Empress mother of Constantine the Great. She was a native of Bithynia, who married the then Roman general Constantius I Chlorus about 270. Constantine was born soon after, and in 293, Constantius was made Caesar, or junior emperor. He divorced Helena to marry co Emperor Maximian’s stepdaughter. Constantine became emperor in 312 after the fateful victory at Milvian Bridge, and Helena was named Augusta, or empress.

She converted to Christianity and performed many acts of charity, including building churches in Rome and in the Holy Land. On a pilgrimage to the Holy Land, Helena discovered the True Cross.

She is believed to have died in Nicomedia. In liturgical art Helena is depicted as an empress, holding a cross.

Several relics purportedly discovered by Saint Helena are now in Cyprus, where she spent some time. Among them are items believed to be part of Jesus Christ’s tunic, pieces of the holy cross, and pieces of the rope with which Jesus was tied on the Cross. The rope, considered to be the only relic of its kind, has been held at the Stavrovouni Monastery, which was also founded by Saint Helena.

She is the patron saint of new discoveries. Her discovery of the cross along with Constantine is celebrated as a play in the Philippines called Santacruzan.

 

 

 

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Feastday: August 12

Jane Frances was born in Dijon, France on 28 January 1572. The mother of six children (three died shortly after they were born), she was widowed at the age of 28. Her husband, Christophe, had not only inherited the title of baron but enormous debts as well.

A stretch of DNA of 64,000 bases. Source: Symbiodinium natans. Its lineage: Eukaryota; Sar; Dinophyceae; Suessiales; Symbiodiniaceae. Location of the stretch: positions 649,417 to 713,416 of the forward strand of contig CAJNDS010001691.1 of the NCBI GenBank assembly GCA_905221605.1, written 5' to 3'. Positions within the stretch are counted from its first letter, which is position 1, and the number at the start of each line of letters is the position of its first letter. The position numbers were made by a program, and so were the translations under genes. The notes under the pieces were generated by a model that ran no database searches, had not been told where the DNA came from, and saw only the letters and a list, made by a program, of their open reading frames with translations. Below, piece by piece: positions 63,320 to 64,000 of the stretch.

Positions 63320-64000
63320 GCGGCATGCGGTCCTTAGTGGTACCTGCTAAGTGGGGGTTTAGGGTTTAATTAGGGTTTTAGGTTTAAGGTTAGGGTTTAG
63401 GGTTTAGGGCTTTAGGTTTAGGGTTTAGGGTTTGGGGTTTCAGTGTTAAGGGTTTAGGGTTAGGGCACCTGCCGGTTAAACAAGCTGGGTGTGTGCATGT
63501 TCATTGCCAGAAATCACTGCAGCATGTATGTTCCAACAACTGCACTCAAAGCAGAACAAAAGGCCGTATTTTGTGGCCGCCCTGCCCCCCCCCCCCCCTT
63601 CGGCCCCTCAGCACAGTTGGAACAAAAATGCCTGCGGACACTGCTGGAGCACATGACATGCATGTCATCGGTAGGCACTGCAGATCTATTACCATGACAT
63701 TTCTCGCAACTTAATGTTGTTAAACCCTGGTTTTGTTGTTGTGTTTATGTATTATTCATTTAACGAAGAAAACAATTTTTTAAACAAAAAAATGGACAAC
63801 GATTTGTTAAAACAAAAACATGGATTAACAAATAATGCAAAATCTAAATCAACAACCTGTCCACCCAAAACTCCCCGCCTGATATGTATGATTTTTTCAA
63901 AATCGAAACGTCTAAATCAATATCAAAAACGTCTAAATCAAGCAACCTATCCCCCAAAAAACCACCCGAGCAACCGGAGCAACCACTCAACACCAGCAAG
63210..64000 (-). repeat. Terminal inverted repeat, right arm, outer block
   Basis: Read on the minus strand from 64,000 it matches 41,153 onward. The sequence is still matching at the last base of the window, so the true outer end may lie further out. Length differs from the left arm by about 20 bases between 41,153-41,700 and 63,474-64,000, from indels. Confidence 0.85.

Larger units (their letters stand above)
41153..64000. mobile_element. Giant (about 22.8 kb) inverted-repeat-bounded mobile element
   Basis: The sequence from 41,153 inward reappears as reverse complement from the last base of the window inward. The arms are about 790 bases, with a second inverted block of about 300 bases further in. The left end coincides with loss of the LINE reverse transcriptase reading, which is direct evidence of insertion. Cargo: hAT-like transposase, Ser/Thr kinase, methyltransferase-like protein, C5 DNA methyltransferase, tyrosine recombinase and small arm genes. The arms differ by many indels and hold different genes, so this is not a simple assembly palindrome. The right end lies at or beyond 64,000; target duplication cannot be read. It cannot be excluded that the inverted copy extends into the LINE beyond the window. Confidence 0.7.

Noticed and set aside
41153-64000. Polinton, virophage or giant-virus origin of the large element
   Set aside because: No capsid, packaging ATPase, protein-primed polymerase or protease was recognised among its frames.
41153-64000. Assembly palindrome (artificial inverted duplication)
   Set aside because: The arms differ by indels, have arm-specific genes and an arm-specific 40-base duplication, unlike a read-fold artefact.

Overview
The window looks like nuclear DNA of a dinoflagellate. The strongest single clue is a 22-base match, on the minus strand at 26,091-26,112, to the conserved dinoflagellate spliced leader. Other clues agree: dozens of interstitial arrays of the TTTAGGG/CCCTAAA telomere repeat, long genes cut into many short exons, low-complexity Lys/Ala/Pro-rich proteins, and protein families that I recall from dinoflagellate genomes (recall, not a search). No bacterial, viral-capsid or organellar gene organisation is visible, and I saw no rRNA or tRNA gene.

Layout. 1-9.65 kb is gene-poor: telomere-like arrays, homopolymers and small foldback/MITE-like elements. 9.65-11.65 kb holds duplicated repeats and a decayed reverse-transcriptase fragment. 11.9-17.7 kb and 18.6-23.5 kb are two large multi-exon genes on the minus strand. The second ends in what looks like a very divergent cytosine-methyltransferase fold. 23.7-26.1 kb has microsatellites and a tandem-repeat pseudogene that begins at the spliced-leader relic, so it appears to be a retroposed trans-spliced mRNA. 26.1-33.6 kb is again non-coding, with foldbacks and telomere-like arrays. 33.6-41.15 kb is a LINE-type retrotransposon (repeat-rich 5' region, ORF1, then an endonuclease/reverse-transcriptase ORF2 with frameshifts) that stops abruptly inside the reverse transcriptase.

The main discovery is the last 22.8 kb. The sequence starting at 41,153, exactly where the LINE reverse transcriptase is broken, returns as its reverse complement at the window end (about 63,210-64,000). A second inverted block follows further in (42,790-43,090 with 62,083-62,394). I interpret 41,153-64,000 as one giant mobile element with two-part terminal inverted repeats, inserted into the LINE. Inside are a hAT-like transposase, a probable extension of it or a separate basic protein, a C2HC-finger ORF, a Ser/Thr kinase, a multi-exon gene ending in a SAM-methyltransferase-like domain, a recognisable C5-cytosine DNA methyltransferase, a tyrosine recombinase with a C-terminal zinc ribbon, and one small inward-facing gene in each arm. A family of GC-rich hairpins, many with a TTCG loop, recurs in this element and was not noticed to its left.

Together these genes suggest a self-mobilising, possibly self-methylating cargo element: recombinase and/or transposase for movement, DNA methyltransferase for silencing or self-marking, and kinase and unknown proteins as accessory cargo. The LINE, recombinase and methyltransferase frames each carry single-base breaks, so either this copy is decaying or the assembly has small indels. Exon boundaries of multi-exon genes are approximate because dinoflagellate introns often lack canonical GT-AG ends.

Despite the early financial worries, she and her husband shared “one heart and one soul.” They were devoted to each other and to their children.

One way Jane shared her blessings was by giving bread and soup personally to the poor who came to her door. Often people who had just received food from her would pretend to leave, go around the house and get back in line for more. When asked why she let these people get away with this, Jane said, “What if God turned me away when I came back to him again and again with the same request?”

Her happiness was shattered when her husband was killed in a hunting accident. Before he died, her husband forgave the man who shot him. The heartbroken Jane, however, had to struggle with forgiveness for a long time. At first she tried just greeting him on the street. When she was able to do that, she invited him to her house. Finally she was able to forgive the man so completely that she even became godmother to his child.

These troubles opened her heart to her longing for God and she sought God in prayer and a deepening spiritual life. Her commitment to God impressed Saint Francis de Sales, the bishop who became her director and best friend. Their friendship started before they even met, for they saw each other in dreams, and continued in letters throughout their lives.

With Francis’ support, Jane founded the Visitation order for women who were rejected by other orders because of poor health or age. She even accepted a woman who was 83 years old. When people criticized her, she said, “What do you want me to do? I like sick people myself; I’m on their side.” She believed that people should have a chance to live their calling regardless of their health.

She died in 1641, at sixty-nine years of age.

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Feastday: August 11

Patron: Babies, Infants, and Youth